Thursday, March 06, 2008

Katie's News

Since Katie and Nathan have made all the personal phone calls and she is now announcing it on her blog, I guess it is okay for me to tell the joyful news too.

Maggie and I are going to be keeping an eye on Baby Center's fetal development website so that she can learn about the growth of the new family member. By Thanksgiving my first grandbaby should arrive.

Wednesday, March 05, 2008

Really Good Rice

Our standard and boring rice recipe is to cook the brown basmati in double the amount of water, throw in a little chicken Better-Than-Bouillon (or better yet, use real home-made stock), some onion and celery and garlic and grated carrot, spiced with salt, pepper, and parsley. If we're feeling like Wisconsinny cheeseheads, we will put in several slices of American cheese after the rice is done cooking, let it melt, stir, and have a dish quite like some of the expensive boxed-rice side-dishes sold in the grocery store (ahhh, but ours is made of real ingredients).

I didn't have American cheese. Or cheddar. (Trying to deplete the grocery stash prior to moving day, doncha know.) So I thought I'd try adding feta. For 2 cups of rice, 1 onion, 2 ribs of celery, and no carrots (still tryin' to run down those grocery supplies), I added about 1/3 cup of feta.

Oh. My. Goodness.

It was unbelievable. Andrew declared it was the best rice he'd ever eaten in his life. Then he found out there was feta in it. Andrew does not like feta. But he pulled together his good sense and his well-favored taste buds, and decided he wanted to eat this again!

Tuesday, March 04, 2008

The Work of Moving

We have the usual: cleaning and packing and making decisions. What caught me off-guard was the amount of cleaning. I thought the new house looked well taken care of and clean. But the previous owners smoked, and the bucketfuls of wash-water come out a whole lot dirtier than anticipated. So the cleaning is taking longer than expected. We also have a lot of laundry to do this week. Not only are there piles of cleaning cloths, but there's also loads and loads of blankets and jackets and other non-weekly (not even monthly) laundry to be freshened. The septic system at the new house needs to be replaced, so it's important that we not overload it and cause it to fail. That means a laundromat will become a major feature in my life for the next 7-12 weeks. That means I want to get all the wash done NOW, while I still can run a machine without putting quarters into it.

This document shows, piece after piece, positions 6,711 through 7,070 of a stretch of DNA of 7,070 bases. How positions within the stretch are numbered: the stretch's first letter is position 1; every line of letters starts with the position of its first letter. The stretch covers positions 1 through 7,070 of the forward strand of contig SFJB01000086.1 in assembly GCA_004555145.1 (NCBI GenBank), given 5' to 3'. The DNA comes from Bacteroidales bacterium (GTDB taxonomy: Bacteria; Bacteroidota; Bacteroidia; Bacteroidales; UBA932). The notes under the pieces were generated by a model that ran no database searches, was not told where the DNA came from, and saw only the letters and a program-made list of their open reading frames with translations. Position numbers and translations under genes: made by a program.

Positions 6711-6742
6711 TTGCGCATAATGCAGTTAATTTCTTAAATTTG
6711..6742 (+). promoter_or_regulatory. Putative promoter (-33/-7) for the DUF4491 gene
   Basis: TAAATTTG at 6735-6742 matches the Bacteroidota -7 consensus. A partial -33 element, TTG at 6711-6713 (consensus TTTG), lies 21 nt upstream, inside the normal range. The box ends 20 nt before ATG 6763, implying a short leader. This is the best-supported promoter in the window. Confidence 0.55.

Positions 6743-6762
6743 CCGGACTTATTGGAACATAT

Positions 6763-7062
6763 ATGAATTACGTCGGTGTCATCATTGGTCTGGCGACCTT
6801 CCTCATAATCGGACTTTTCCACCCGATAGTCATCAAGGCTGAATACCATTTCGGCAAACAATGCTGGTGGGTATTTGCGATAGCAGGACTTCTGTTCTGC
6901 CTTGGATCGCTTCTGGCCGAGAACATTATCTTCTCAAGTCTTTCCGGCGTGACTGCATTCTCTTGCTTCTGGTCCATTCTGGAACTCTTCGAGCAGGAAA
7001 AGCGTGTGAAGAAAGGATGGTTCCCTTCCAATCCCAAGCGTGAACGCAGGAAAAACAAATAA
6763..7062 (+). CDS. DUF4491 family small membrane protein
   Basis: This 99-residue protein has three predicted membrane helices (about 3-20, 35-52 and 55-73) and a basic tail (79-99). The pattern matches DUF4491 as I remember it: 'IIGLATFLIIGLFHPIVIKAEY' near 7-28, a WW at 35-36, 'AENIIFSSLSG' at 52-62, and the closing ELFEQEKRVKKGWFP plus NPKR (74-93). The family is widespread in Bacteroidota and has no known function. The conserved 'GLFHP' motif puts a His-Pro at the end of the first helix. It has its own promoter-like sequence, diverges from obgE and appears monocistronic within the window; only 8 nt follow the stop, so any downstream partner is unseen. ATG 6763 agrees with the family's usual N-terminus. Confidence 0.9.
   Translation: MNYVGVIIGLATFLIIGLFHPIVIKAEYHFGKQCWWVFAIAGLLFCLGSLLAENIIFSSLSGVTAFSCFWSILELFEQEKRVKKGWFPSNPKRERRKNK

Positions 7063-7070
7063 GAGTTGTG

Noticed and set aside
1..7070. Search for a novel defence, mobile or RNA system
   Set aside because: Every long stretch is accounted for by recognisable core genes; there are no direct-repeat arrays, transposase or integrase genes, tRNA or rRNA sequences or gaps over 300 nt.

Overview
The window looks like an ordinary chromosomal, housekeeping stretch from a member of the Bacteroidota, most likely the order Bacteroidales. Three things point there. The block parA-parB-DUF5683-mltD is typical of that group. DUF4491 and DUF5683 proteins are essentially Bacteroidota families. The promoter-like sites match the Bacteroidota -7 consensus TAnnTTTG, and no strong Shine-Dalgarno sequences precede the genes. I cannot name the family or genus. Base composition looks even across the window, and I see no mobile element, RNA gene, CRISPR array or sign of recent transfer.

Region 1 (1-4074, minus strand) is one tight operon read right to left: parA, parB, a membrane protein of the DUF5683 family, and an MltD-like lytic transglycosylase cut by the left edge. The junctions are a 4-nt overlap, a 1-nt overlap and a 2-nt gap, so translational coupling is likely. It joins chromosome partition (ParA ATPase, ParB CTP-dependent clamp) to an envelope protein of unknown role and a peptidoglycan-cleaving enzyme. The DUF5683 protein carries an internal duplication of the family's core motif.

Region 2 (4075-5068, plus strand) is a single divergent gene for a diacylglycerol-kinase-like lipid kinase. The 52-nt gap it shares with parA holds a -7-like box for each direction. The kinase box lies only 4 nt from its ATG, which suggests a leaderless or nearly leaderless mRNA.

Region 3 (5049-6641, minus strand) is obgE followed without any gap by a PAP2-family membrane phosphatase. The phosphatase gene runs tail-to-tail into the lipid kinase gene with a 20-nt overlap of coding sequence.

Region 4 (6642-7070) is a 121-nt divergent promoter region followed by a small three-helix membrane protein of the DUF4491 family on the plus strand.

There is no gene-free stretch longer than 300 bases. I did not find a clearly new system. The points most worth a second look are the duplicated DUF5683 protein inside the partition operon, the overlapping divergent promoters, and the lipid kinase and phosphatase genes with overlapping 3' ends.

It was nice to have some extra hands come and help with the cleaning today. Of course, there has to be visiting amidst the scrubbing. Mouths can work at the same time as hands. Thank you, Laura and Mary and Rachel!

Monday, March 03, 2008


Andrew had another ear infection early this year. At that point, I wanted to write this post but didn't get around to it. A friend took her son to the doctor today to check for an ear infection. When she said, "If only I had an otoscope, I could look at his ears myself," I decided I really wanted to get this posted publicly.

Two of my children have problems with outer ear infections due to wax build-up (due to oddly shaped ear canals). After a couple of ER visits, I learned how to deal with the wax problem the way the doctors do. But one of the important tools is the otoscope: you have know when to keep flushing the ear and when it's clean enough to stop, and looking through an otoscope tells you what you need to know.

So I investigated otoscopes. The Dr Mom otoscope is the friend of any bright mother. When the child goes to the doctor with an ear infection, ask to see through the doctor's otoscope. Begin to learn what an ear infection looks like. (The Dr Mom website also gives some illustrations.) The otoscope can tell you when a child's ears are clear as can be. It can tell you when there's an outer ear infection. It can show when the ear drums are getting stuffy with allergies. It can show when there's infection that might spur you to make an appointment with the doctor posthaste. These things are, like, 25 bucks, and that includes shipping. If you can avoid even one co-pay for the doctor, you've paid for the otoscope. Mine is about five years old and still works just great. This is something I wish I'd known about much earlier in my mommy-days. It saves time and it saves money, and sometimes it allows a sick child stay home in comfort instead of sitting in a doctor's office getting exposed to more germs "just in case" he might need the amoxicillin.

Sunday, March 02, 2008

Better Late than Early

Although it's the name of an education book (the philosophy of which I quite agree with!), that's not what I'm writing about here.

When you have an appointment with the cable guy at your new house, it would be better if he showed up late rather than early. We have been waiting for installation of the phone and internet at the new house. I made the appointment for the phone hook-up. A few days later I added the order for the internet. Both times the appointment was confirmed for 1:00-3:00. We arrived at the new house at 11:30, just to make sure. And he had already arrived, found us not there, and left.

Now we have to wait until Thursday before they can come back. I've heard this company has lousy customer service, and they can get by with it because they're the only cable-game in town. But still, it would be better if they were late rather than early. Then I would've been frustrated by the long wait, but at least I wouldn't have had to wait five days.

It makes me disgusted with myself how these little glitches can totally turn me into a basket case these days.